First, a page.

Stagecoach: A Darn Tootin’ Good Time

In Buzz, Music Festivals by support

I was lucky that my sister had agreed to tag along to the festival as we are both type A Virgos eager to efficiently and strategically enjoy the festival. Our age difference of thirteen years also brings some fascinatingly different perspectives to the festival. One such difference being that she worshiped the sun as her skin immediately bloomed into an appropriated golden brown. While the UV level 9 caught me off guard while I watched my casper the ghost skin graduate to the tone of a sickly Victorian Child before blossoming into a deep red tone. Surrounded by handsome cowboys, and enviably tan bodies in stylish leather cowboy boots my eyes followed my nose to one of my favorite past times. Beef ribs. Guy Fieri had his own barbecue station and classes teaching his mouth watering meat smoking techniques that quickly regressed my tastebuds back to Texas while trying to keep the deliciously tangy barbecue sauce off of my face dripping in sweat in the 105 Indio heat. Notably the free refillable water stations available throughout the grounds made staying hydrated easy.

With barbeque stained faces we made our way into the Budweiser Backyard tent which pleasantly surprised me with a country mashup DJ named Luda. An extremely handsome black DJ donning a cowboy hat and open shirt revealing a six pack (a quick instagram stalk showing he is recently married, congratulations!) His mashups of Billy Elish and Country woman were delightful and crowd pleasing. Also I found the virgo sustainability tip here to be during the peak heat hours go into the dark tent! If you stay in the sun you will lose your endurance for the day. Following DJ Luda was Corey Kent, who was charismatic with boyish driven vocals and an incredible backing musical accompaniment. His guitarist and keyboardist easily carried the crowd in showmanship stopping solos leaving me studying the technical sound setup of the tent itself. It looked like they had a typical tent setup for those of you who don’t know what that is. It involves a truss structure with moving lights, a few line arrays (speakers), in-ear monitors, and stage wedges. I almost always enjoy watching the technical aspects of the show as much as the talent. As a former touring sound engineer with Justin Bieber and Stevie Wonder, I love seeing the Front of House engineer and other creative technical professionals put the show together seamlessly from the shadows.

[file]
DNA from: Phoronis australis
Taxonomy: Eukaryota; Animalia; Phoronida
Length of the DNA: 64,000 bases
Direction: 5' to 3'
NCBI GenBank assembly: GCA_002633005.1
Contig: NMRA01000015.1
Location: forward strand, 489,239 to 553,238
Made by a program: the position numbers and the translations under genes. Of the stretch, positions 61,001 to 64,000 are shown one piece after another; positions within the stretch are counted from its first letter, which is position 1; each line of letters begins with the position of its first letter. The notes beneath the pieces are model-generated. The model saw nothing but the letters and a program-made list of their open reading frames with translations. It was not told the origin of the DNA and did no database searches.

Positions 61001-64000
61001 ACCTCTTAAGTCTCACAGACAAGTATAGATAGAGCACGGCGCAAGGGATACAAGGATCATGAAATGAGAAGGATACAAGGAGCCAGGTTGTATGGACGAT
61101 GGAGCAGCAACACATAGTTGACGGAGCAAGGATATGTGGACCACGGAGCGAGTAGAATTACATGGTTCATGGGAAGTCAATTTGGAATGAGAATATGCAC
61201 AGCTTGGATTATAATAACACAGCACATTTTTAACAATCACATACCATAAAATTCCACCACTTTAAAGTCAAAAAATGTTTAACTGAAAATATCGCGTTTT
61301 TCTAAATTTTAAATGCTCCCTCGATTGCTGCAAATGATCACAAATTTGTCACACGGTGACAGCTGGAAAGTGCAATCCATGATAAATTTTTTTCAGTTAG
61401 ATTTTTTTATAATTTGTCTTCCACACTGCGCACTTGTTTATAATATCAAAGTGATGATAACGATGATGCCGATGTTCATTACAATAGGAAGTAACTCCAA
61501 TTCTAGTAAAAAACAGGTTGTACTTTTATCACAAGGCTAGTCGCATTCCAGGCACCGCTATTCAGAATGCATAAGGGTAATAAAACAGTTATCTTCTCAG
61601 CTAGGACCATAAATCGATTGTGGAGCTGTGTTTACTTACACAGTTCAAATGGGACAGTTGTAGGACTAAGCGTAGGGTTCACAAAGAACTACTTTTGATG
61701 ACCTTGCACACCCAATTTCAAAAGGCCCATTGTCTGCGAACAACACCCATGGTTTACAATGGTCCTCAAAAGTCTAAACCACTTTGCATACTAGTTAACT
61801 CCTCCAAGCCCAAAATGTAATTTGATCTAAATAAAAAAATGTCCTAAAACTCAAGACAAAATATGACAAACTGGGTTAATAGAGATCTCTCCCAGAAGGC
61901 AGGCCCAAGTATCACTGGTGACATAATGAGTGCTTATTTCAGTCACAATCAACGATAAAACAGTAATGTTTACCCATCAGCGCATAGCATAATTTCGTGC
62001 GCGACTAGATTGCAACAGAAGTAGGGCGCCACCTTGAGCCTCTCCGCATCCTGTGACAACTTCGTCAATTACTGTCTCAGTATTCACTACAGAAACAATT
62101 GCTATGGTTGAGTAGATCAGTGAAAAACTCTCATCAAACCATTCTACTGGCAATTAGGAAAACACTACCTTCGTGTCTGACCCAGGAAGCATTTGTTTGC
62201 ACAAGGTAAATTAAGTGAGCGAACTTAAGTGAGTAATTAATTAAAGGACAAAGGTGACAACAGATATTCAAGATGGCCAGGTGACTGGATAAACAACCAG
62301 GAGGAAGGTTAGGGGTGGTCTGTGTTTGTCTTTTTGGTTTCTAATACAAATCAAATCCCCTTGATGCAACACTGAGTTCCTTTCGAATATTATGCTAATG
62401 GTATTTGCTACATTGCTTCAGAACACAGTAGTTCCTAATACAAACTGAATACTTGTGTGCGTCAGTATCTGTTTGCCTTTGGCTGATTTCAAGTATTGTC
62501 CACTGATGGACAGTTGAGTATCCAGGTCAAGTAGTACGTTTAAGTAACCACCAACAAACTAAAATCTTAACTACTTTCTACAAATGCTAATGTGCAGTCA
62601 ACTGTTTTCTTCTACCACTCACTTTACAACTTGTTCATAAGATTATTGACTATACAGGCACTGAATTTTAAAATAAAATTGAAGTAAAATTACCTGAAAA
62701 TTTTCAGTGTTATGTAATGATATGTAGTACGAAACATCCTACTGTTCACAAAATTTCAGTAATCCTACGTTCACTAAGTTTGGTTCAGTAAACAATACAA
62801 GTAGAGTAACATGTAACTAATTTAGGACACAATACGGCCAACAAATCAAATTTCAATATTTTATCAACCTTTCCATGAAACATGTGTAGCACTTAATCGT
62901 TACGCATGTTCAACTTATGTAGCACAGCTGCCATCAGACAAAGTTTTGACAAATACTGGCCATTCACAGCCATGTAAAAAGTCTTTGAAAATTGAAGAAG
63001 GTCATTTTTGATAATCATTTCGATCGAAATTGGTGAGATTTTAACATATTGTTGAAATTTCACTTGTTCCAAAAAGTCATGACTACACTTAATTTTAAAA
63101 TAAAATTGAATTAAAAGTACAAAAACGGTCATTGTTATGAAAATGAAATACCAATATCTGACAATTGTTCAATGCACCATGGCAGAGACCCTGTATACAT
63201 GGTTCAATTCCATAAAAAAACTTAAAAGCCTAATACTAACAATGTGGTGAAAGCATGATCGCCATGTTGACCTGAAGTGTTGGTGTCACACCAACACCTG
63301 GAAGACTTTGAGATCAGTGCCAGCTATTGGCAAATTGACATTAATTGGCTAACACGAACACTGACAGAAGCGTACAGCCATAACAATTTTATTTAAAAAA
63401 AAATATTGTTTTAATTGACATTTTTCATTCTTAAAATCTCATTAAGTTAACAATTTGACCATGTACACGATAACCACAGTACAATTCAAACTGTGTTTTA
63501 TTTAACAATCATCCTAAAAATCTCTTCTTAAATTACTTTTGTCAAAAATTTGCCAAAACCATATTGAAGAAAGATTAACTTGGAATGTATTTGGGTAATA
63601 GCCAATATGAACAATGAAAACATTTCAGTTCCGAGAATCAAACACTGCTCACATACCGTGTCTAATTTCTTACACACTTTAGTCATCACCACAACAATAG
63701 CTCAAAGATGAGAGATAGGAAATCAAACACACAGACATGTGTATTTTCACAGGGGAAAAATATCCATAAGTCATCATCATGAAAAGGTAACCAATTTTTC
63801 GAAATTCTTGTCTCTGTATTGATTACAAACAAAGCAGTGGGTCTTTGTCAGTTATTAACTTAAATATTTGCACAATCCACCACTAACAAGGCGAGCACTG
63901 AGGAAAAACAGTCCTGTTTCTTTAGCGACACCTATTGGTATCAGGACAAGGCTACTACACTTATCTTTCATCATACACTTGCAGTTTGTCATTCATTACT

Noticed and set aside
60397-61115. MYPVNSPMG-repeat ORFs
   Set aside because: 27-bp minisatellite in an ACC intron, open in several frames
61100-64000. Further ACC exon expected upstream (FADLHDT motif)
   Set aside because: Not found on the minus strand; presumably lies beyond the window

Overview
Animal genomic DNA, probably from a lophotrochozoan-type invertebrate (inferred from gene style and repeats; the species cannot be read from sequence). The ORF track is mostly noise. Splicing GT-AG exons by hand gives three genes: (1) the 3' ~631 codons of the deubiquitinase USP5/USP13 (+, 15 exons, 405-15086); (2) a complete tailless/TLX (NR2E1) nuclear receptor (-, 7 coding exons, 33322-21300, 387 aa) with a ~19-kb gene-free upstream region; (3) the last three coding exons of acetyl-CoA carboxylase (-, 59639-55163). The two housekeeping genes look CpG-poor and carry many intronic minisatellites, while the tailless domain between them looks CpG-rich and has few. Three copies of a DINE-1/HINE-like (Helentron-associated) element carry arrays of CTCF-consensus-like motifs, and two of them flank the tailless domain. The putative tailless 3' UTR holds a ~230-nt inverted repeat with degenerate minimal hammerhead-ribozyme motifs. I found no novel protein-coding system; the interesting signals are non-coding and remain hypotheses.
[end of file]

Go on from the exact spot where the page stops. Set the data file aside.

In between watching incredible acts such as Luke Bryan, Diplo, ZZ top, Tyler Childers and Nelly we visited the assortment of vendors lining the stages. Notably the Compton Cowboys celebrating their rich history as black Americans in equine and western heritage dazzled the crowds with their tricks, horsemanship and general banter. Their slogan now occupies a small corner of my brain forever, “The Streets Raised Us, Hoses Saved Us.”

The festival in general trended older than any other festival I have ever attended, and seeing Nelly, a performer the crowd idolized in their teen years, perform Saturday as the headliner on the Palomino Stage, to a deafening audience was a memorable experience. 

Sunday was another hot day and the crowds felt bigger than Saturday. More and more “sold out” stickers appeared on the menus at the bar tents. I attended one of my favorite song writers, Tyler Childers’ set at the Palomino Stage and attendees were packed inaccessibly tight. His performance of the song, “Lady May” allowed my inner anthropologist to melt away and simply energetically connect to the crowd and be present in a way that added depth and meaning to the song for years to come. 

As Chris Stapleton took the main stage cutely named Mane stage in adherence with the theme, the crowd appeared larger than any I’d ever seen at the grounds – even during Coachella. Partly, no doubt, because Stagecoach allows blankets and chairs. Even Stapleton commented that there were people as far as the eye could see. He closed his set with “Tennessee Whisky” including an extra long lead-in where he intro’d each member of his band to the melody of the song. 

The festival closed on a totally different note at the Palomino Stage with an hour-long, pop, country, dub-step mash-up from Diplo. The dance club experience featured pole dancers and a whip cracking demonstration on stage.